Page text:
• Fairness through random selection and systematic selection of stakeholders

    • Competence through involvement of experts and decision makers


Application of the cooperative discourse model
Application of the Cooperative Discourse Model Risk

  • Germany:

    • Energy scenarios for 1. German Enquete Commission

    • Waste disposal management plans for the Northern Black Forest Area

  • Switzerland:

    • Siting of a landfill in the Canton of Aargau

  • USA:

    • Sludge disposal planning in New Jersey


Part 6
Part 6 Risk

General Conclusions

Requirements for deliberation


Summary
Summary Risk

  • Procedural Requirements:

    • Inclusion: fair representation of viewpoints, arguments and relevant groups

    • Closure: fair competition of arguments, consensus on decision making and assurance of adequate processing of knowledge and values

  • Six concepts of participation

    • Functional

    • Neo-liberal

    • Deliberative

    • Anthropological

    • Emancipatory

    • Postmodern


Final Note RiskDeliberative processes for involving stakeholders and the general public are instruments of art and science: They require a solid theoretical knowledge, a personal propensity to engage in group interactions, and lots of practical experience



Basic aspects of inclusion
Basic Aspects Riskof Inclusion

  • Inclusion: What and who has been included?

    • Topics and themes

    • Purposes (Objectives)

      • Information

      • Enlightenment

      • Feedback (concern expression)

      • Recommendation for action

      • Co-determination

    • Perspectives (frames of interpretations)

    • Knowledge (science, stakeholder, affected publics)

    • Arguments (cognitive, expressive, normative, evaluative)

    • Emotions, affects

    • Time frame (intra-generational equity)

    • Geographic range(inter-generational equity)

    • Representatives of these points (Who can represent these viewpoints)

      • Who has been invited and why?

      • How were the invited motivated?


Basic aspects of closure i
Basic Aspects of RiskClosure I

  • Deliberation: How is the process structured?

    • Process structure

      • Institutional setting (responsibilities, accountability)

      • Choice of instruments (Round Table, Citizen Panel, Consensus Conference

      • Choice of tools (Delphi, Multiplan, Value Tree)

      • Role of Facilitator (independence, competence, neutrality, self-interests)

    • Process rules

      • Deliberation rules

      • Decision making rules

    • Learning platforms

      • Generation of common knowledge

      • Generation of common understanding

      • Generation of empathy and trust

      • Generation of common yardsticks for selection (options, arguments, etc.)


Basic aspects of closure ii
Basic Aspects of RiskClosure II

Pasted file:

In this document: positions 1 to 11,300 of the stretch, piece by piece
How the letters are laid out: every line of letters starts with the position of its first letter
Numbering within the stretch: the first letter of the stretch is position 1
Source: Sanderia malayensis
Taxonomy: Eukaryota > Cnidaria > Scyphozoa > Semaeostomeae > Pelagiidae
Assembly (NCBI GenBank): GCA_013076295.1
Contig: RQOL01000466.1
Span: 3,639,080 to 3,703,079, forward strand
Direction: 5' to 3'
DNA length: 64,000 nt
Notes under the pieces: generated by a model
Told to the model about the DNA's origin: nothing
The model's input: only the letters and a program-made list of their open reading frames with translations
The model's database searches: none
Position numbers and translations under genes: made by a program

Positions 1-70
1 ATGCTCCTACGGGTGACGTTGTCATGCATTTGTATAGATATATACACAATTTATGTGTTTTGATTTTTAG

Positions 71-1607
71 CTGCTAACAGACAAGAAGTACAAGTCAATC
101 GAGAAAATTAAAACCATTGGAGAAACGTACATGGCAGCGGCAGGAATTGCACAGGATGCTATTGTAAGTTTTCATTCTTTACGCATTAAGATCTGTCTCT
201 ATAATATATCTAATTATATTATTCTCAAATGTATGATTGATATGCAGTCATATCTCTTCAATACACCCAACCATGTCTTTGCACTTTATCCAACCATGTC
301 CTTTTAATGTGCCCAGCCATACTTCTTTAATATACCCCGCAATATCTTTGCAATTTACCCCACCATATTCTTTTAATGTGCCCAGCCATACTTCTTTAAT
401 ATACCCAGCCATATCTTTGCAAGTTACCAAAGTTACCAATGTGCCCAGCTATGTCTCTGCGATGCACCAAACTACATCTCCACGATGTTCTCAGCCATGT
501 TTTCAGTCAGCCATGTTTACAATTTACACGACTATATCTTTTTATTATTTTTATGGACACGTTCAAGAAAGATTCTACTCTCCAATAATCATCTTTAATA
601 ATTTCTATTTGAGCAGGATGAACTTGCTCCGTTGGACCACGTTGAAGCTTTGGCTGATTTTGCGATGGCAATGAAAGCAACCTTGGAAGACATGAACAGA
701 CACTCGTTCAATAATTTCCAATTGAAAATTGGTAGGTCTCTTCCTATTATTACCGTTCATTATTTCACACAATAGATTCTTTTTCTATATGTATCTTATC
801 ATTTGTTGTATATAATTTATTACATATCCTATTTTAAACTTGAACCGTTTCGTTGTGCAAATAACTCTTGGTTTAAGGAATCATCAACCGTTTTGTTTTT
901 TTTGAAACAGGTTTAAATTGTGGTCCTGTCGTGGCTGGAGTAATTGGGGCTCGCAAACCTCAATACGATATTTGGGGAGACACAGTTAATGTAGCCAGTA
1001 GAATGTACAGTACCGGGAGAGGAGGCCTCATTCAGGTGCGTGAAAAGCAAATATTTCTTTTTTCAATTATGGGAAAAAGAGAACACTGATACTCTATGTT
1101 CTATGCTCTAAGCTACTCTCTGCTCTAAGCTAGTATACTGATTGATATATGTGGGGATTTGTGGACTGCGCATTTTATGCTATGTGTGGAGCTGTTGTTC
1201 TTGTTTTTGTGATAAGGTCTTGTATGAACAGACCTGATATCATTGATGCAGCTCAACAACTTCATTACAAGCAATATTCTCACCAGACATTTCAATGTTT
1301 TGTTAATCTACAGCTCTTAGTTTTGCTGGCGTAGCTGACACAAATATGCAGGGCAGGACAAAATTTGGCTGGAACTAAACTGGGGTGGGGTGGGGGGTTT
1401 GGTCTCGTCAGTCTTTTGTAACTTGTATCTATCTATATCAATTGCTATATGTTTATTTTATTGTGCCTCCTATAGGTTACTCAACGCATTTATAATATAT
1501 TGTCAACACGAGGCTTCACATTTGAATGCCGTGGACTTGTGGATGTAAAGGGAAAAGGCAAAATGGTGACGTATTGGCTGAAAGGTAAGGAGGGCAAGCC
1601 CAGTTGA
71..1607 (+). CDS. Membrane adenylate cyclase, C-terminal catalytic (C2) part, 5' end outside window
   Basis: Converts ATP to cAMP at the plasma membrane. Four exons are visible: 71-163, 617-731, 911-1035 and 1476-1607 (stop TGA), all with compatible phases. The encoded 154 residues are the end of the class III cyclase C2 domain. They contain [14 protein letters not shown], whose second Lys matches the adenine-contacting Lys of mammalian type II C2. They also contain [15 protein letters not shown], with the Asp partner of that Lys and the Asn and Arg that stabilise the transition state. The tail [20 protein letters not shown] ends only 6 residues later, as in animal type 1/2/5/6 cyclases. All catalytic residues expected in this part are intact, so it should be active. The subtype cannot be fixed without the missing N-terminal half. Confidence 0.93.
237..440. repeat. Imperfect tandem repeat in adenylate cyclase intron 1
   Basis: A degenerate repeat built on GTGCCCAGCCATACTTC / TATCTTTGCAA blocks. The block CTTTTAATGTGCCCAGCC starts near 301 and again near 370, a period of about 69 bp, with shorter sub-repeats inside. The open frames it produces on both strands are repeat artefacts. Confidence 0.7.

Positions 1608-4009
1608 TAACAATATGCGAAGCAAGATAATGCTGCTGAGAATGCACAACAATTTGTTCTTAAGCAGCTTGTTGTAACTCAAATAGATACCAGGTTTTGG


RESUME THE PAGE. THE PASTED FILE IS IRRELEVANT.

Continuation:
• Selection: How is the outcome selected and what is the outcome?

    • Focus or closure on topics and themes

    • Selection of options

    • Legitimacy of perspectives (frames of interpretations)

    • Validity of arguments

    • Authenticity of emotions

    • Relevance of time frame

    • Relevance of geographic range

  • Implementation: What is being done with the outcome?

    • Adoption by respective authorities within predefined purpose of the process

    • Connectivity to other governance levels and structures (Anschlussfähigkeit)

    • Monitoring and Feedback

    • Assessment and Evakuation


Perspectives i
Perspectives I Risk

  • Functionalist

    • Goals:

      • Improving policies

      • Reach better outcomes

      • Constructive resolution of conflicts

    • Rationale: diversity and more inclusion avoids error

    • Methods: Delphi, Negotiated Rule Making, Hearing, Citizen Advisory Committees


Perspectives ii
Perspectives II Risk

  • Neo-liberal

    • Goals

      • Collection of public preferences

      • Informed consent

      • Win-win strategies for conflict resolution

    • Rationale: either individualization or representation

    • Methods: Referendum, focus groups, large representative samples, mediation


Perspectives iii
Perspectives III Risk

  • (Habermasian) Deliberative

    • Goals:

      • Competition of arguments

      • Common good orientation

      • Diversity but not representativeness

    • Rationale: overarching rationality by appropriate discourse structure

    • Methods: rational discourse, citizen panels, round tables


Perspectives iv
Perspectives IV Risk

  • Anthropological

    • Goals:

      • Involvement of the “model” citizen

      • Common layperson as juror between conflicting interests

    • Rationale: Belief in “universal” power of common sense

    • Methods: Consensus conferencing, citizen juries


Perspectives v
Perspectives V Risk

  • Emancipatory

    • Goals:

      • Empowering those that have the most to lose

      • Contribution to fight injustice and unfair distribution of power and money

    • Rationale: Need for power redistribution

    • Methods: Action groups, science workshops, community development groups, tribunals


Perspectives vi
Perspectives VI Risk

  • Post-modern

    • Goals:

      • Giving dissenting views a public voice

      • Deconstructing universal knowledge and value claims

    • Rationale: Acknowledgement of plural rationalities

    • Methods: Open forums, framing workshops